I had sort of a rough night at a friend’s house last night over dinner and began wondering if the pump was a potentially good option even though I’m still making insulin and on a fairly low dose of humalog at the moment. I gave myself 3 units before dinner, but must have eaten more than I planned because I was over 200 close to 2 hours after dinner. Gave myself a correciton dose of 2 units and then plummeted down to 62. Didn’t stay there long though, and was back up to 90 within an hour or so. I just felt really “off.” Granted, I did have a glass of wine. But is this something that a pump would help me avoid?


To answer the last part first, about your going over 200: Do you know your I:C ratio so that you know the correct dose for the carbs that you eat? Also do you know your ISF, the number that 1 unit drops your blood sugar when you correct? Those things take time and trial and error to calculate correctly (and they might change a fair amount in the early days). The pump would not necessarily help you avoid mealtime highs. The calculating of bolus is what works. The only difference with the pump is that it allows you to give much smaller fractions of doses to precisely match your carbs.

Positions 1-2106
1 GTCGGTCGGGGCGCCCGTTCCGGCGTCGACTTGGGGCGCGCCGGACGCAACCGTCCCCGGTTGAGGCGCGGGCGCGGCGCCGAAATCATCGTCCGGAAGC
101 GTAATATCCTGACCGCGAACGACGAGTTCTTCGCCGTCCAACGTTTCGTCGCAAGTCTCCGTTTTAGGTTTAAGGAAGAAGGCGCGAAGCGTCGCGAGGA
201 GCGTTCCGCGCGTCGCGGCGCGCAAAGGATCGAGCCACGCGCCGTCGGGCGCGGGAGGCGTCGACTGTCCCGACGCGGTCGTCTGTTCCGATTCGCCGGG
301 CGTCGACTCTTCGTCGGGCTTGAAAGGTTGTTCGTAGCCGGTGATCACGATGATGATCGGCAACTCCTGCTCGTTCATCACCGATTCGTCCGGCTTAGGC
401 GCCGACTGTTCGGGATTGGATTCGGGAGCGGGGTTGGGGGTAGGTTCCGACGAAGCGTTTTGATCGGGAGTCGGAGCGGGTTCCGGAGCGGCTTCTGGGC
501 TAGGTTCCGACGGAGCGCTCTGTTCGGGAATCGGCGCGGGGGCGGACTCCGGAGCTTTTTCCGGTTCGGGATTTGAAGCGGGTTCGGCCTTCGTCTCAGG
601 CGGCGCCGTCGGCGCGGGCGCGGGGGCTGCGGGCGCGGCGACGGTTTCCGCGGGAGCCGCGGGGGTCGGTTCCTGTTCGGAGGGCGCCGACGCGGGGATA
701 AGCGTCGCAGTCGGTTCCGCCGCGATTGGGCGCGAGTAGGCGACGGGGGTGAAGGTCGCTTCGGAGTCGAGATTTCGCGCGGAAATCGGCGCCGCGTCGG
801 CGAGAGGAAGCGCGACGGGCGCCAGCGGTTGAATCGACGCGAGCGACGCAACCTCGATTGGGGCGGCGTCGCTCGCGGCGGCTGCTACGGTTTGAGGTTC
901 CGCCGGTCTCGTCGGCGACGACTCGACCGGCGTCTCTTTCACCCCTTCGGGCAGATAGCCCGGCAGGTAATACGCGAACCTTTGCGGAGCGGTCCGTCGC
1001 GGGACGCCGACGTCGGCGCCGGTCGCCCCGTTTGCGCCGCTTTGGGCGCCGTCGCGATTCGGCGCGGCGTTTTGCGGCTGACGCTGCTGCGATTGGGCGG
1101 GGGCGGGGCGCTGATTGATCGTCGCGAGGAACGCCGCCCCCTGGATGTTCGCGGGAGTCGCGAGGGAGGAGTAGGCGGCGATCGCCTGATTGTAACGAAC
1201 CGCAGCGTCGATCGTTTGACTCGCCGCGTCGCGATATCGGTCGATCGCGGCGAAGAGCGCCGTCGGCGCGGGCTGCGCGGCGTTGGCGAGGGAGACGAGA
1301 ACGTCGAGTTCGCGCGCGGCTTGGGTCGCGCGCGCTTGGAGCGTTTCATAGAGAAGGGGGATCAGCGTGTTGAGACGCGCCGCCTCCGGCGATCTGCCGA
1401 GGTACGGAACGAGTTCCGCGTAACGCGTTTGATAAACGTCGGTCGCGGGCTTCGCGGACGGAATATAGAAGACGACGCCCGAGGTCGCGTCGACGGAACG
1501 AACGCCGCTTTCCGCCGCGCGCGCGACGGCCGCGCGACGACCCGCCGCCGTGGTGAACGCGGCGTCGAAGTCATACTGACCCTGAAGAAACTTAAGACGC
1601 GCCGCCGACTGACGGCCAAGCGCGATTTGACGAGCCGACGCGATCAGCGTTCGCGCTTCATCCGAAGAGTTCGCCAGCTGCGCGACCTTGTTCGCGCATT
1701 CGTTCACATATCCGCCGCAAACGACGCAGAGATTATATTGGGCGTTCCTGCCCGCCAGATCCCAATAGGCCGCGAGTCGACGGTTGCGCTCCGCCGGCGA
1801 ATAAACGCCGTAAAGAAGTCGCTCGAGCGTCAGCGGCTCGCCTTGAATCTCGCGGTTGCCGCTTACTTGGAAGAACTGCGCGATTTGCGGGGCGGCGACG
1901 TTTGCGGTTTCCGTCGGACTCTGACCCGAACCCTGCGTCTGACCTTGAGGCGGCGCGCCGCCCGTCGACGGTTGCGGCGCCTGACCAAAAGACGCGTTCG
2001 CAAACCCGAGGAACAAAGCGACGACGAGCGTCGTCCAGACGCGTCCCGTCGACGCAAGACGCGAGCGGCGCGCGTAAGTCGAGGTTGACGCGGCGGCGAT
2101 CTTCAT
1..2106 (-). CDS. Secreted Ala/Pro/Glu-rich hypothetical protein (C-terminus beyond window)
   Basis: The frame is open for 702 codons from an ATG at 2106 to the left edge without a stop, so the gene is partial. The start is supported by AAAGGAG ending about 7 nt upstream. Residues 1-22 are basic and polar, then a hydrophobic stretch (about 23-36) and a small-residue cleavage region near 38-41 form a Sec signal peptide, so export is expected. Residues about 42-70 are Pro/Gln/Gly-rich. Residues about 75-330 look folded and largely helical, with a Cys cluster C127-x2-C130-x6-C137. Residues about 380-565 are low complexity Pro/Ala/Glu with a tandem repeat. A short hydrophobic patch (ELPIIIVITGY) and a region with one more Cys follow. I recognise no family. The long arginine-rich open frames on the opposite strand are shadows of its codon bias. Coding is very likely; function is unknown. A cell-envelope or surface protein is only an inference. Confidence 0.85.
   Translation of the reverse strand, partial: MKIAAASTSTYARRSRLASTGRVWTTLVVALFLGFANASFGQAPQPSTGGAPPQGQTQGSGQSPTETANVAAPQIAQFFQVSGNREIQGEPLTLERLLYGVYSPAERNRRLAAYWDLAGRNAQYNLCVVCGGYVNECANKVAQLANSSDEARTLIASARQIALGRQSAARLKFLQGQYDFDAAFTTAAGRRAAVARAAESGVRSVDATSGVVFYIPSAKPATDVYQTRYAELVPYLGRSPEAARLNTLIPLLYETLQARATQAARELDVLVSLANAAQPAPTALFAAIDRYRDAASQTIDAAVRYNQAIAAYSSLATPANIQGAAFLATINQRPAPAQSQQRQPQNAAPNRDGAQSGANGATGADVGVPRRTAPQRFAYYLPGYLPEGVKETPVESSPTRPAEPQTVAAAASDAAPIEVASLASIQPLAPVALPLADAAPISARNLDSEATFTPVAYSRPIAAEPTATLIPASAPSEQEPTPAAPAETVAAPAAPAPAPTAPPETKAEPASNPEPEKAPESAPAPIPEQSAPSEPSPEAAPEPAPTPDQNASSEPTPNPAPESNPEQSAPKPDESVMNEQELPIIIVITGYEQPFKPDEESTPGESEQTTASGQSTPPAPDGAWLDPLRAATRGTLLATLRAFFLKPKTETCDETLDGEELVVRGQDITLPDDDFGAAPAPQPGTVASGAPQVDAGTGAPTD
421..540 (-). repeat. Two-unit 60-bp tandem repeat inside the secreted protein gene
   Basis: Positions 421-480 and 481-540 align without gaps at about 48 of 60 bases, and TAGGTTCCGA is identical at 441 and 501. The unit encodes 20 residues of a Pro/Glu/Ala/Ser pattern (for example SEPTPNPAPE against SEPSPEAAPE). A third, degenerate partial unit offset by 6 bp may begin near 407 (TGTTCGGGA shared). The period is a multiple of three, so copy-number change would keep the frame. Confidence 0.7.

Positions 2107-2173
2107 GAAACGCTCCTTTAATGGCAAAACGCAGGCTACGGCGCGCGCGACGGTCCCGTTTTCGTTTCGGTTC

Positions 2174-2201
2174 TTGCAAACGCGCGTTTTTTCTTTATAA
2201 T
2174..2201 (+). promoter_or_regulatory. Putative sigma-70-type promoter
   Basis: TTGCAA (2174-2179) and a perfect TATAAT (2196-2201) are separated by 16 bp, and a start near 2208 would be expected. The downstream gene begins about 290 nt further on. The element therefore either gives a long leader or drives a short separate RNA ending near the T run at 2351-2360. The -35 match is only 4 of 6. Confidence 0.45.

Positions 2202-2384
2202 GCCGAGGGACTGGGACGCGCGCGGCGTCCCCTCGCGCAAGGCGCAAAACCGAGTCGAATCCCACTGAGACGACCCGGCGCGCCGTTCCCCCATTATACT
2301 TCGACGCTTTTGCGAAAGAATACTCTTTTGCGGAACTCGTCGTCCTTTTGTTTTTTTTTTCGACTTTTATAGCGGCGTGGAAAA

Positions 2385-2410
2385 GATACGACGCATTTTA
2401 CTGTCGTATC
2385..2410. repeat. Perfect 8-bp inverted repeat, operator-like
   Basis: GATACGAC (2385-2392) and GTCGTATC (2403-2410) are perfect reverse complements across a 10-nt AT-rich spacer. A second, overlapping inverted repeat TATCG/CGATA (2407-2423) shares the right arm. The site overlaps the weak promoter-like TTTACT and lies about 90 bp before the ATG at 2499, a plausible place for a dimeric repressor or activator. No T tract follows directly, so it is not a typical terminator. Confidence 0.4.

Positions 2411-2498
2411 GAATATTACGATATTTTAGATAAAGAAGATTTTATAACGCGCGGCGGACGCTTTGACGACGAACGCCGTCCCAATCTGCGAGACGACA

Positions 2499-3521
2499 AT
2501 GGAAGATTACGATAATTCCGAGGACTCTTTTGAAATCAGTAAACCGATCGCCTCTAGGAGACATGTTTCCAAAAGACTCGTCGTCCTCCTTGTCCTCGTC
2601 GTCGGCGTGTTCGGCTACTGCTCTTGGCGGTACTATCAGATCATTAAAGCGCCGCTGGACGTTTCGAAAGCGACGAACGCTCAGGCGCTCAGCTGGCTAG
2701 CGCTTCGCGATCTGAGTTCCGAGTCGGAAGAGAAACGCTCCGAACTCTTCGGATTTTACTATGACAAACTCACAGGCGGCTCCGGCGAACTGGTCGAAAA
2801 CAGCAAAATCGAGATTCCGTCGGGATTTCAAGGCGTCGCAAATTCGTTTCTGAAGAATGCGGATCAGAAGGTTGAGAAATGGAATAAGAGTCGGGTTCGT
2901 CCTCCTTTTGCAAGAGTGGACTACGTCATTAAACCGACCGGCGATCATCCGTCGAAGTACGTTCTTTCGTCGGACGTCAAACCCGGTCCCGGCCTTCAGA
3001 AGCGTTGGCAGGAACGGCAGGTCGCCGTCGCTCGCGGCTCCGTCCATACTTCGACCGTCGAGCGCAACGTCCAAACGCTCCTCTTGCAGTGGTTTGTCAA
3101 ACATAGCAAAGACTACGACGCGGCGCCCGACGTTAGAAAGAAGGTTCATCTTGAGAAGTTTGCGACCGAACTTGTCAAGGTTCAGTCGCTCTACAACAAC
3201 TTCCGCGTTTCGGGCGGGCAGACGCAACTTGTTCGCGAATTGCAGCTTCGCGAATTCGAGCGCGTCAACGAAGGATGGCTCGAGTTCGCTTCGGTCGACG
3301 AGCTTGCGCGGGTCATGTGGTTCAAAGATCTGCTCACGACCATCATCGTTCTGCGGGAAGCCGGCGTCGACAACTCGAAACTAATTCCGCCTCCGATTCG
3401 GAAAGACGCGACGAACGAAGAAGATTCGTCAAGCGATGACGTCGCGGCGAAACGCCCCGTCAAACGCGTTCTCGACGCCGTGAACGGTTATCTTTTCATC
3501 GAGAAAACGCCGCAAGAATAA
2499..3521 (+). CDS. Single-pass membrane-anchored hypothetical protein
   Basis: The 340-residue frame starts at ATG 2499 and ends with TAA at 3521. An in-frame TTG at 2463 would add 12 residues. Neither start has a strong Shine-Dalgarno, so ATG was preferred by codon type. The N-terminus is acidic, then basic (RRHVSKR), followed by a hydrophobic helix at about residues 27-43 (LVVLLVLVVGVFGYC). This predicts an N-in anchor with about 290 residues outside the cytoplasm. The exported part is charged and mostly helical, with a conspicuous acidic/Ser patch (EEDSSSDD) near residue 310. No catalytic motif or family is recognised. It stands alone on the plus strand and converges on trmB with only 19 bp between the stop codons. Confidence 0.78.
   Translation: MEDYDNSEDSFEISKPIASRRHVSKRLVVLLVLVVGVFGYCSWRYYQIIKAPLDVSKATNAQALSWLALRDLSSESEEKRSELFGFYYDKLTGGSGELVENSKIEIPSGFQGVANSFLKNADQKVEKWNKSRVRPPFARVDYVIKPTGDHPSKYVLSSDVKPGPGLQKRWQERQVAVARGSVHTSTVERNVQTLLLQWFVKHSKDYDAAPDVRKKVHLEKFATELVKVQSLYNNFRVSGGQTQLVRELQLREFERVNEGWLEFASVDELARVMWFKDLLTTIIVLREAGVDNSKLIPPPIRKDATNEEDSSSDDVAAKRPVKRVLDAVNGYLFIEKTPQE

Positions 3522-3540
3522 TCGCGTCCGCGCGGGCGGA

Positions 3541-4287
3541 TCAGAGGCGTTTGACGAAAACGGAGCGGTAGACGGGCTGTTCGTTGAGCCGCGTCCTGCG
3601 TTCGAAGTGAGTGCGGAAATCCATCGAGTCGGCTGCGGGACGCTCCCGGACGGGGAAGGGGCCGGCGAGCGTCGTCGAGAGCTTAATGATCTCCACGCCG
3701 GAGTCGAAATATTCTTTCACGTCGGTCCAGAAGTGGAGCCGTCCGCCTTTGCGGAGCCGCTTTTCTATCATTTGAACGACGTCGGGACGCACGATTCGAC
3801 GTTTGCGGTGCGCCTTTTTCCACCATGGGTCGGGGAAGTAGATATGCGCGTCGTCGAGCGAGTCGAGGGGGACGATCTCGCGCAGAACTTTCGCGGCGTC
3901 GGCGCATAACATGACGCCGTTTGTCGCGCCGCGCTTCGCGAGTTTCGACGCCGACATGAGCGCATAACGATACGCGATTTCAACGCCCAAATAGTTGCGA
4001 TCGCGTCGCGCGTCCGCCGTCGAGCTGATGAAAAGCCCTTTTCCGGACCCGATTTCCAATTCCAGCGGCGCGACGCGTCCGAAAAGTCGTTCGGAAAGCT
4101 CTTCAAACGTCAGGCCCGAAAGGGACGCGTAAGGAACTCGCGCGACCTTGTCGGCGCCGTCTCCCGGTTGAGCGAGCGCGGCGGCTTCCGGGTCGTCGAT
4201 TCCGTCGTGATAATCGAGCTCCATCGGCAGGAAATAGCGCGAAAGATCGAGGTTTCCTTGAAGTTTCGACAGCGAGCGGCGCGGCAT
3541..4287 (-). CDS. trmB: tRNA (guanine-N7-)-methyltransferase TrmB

As for getting the pump, it really seems to vary with your doctor, your insurance and your pump rep. I had a really easy time. I called Animas and they called and got approval from the insurance company in a matter of days. The animas rep then called my doctor and took the form for him to sign. The only thing they asked of me is I get a current A1C for the form. I did and my A1C was 6.4 so pretty decent. Some people on the other hand have gotten runarounds from their doctor because either their A1C was too high and they felt they needed to learn proper control first, or it was too good and they didn’t feel they “needed it”. So the answer to “how hard” varies and the answers to “how long” that I’ve heard vary from a couple weeks to months even up to a year.